Rum – Ron Barceló Imperial Premium Blend 30 Aniversario Rum ($120) – It’s been a rather quiet year for rum, but this rarity is easily on top of my list (and still buyable). Also hunt for Gosling’s Old Rum ($70) and Kirk & Sweeney 12 Years Old ($40).

Brandy – Louis Royer Cognac XO ($140) – Amazing stuff, and my only top-shelf Cognac pick for the year. For something more exotic (and inexpensive) try Encanto’s Acholado Pisco ($35).

Herradura Coleccion de la Casa Bottle and Packaging 2012 port finish 300x200 Drinkhacker’s 2013 Holiday Gift Guide – Best Alcohol/Spirits for ChristmasTequila – Tequila Herradura Coleccion de la Casa Port Cask Finished Reposado, Reserva 2012 ($90) – Tons of great tequila releases to choose from this year, but my top pick has to go to this unique Herradura bottling, finished in Port casks. This came out in early 2013 but has a 2012 date on it… mind you don’t accidentally pick up the less masterful 2013 release. Also worth considering: Qui Platinum (“white”) Extra Anejo ($60), Tapatio 110 Blanco ($42, 1 liter), and 901 Anejo ($50).

Liqueur – Art in the Age Sage Liqueur ($30) - Try out this unique liqueur as an alternative to juniper-focused spirits for the gin lover on your list; it really switches up a martini or G&T. Also worth a look are Jack from Brooklyn Sorel Liqueur ($40) and the new Luxardo Aperitivo ($20).

Need another custom gift idea (or have a different budget)? Drop me a line or leave a comment here and I’ll offer my best advice!

Looking to buy any of the above? Give Caskers and Master of Malt a try!

AND: Get the gift guide in high-res printable PDF format, ready to take to the store!

Review: Johnnie Walker Gold Label Reserve

Johnnie Walker Gold Label Reserve Limited Edition 525x787 Review: Johnnie Walker Gold Label Reserve

Earlier this fall I wrote (and spoke on video at length) about the end of Johnnie Walker Gold Label and the rise of its replacement, Platinum Label. What was a bit murky at the time was where Gold Label Reserve might fit in with all of this. Formerly a non-U.S., limited release product, Gold Label Reserve has been an oddity for years, particularly while the (non-Reserve) Gold Label was also available.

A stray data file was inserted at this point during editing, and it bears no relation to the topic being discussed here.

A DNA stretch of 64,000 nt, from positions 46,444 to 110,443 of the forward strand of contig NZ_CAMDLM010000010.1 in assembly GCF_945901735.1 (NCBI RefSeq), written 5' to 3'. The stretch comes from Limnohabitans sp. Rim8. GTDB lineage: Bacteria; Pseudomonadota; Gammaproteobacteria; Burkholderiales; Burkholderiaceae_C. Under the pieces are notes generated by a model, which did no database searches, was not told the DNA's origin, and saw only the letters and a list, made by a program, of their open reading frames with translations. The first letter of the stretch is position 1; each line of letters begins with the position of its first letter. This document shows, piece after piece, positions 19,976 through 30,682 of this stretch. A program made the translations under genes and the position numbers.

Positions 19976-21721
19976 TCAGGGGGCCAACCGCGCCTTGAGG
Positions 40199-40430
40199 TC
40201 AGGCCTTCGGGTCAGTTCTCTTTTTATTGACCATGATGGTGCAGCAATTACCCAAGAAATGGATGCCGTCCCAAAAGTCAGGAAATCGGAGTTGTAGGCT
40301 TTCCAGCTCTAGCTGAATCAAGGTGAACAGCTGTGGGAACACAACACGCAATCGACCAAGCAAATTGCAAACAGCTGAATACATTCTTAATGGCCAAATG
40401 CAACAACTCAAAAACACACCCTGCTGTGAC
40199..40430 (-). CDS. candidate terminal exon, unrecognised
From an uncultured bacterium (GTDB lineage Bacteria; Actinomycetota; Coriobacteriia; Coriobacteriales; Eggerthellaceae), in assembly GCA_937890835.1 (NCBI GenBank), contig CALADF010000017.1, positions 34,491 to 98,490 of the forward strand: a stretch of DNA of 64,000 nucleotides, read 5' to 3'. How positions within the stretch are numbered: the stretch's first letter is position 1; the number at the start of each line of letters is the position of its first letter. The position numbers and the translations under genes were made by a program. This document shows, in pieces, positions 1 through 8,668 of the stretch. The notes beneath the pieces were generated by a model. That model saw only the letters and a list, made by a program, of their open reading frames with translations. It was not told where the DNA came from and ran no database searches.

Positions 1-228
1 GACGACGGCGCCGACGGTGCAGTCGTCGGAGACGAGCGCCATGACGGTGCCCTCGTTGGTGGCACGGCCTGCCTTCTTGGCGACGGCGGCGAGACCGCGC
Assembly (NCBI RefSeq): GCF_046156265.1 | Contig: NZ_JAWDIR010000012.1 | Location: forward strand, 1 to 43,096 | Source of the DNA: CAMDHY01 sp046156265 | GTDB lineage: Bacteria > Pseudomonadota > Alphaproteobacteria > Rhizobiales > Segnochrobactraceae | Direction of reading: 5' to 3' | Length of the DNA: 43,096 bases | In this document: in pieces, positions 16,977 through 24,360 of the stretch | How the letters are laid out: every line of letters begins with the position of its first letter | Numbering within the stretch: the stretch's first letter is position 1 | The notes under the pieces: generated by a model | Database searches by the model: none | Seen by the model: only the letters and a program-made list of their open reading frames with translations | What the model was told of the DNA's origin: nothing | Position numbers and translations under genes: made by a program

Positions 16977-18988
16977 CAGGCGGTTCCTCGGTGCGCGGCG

And now we have the answer: Gold Label Reserve is coming to America, at least for a limited time. Also, you’ll want to dig the bottle: It’s opaque, not transparent, giving the impression of a gold ingot stood on its side.

Gold Label Reserve is, like (nearly) all Johnnie Walker, a blended whisky, though the company offers few details about its components. The company does reveal it includes “casks of Clynelish,” but that’s about it.

I still have the original Gold Label on hand, so as I did with Platinum Label, I put the two spirits side by side. Some thoughts follow.

On the nose, there’s lots of fresh fruit and sherry to spare, a sharp aroma with immediate appeal and a light nuttiness on the back end. The body follows through with more of that sherry, some nougat notes, plus a touch of graham cracker. I get hints of fresh cherry fruit, cinnamon, and honey-spiked sweet tea, all coming together in a remarkably well-balanced and easy to enjoy dram.

It’s not as malty and rich as the original Gold Label — and is overall a bit of a departure from the chewy, almost bready Johnnie Walker house style — and that’s perhaps a good thing. Gold Label Reserve is sophisticated and more refined, with both balance and an inviting finish. My only real complaint is the alcohol level: At 80 proof it doesn’t pack in quite enough of body, and the initial sharpness ultimately becomes a bit flabby in the middle. Knock this up to 92 proof and you’ve got perhaps the best blended Scotch on the market.

At $87, it’s expensive for a blend, but is priced about in line with the old Gold Label. Of course, you’re getting a brick of gold in the bargain, so what are you moaning about?

A / $87 / johnniewalker.com

Review: Glenfiddich Age of Discovery Bourbon Cask 19 Years Old

glenfiddich age of discovery bourbon cask 525x955 Review: Glenfiddich Age of Discovery Bourbon Cask 19 Years Old

Glenfiddich always puts out a special edition malt whisky around this time, and this year’s bottling is a curiosity indeed. Age of Discovery Bourbon Cask (not to be confused with a prior bottling from 2011, Age of Discovery Madeira Cask) is a 19 year old whisky that’s spent its entire life in ex-Bourbon barrels.

On the surface this may not sound so unusual. The vast majority of Scotch is matured in ex-Bourbon barrels. But like many distilleries, Glenfiddich normally finishes its whisky in sherry casks. This is one of few whiskys the company has released that has spent its entire life in Bourbon barrels without a stint in a finishing cask.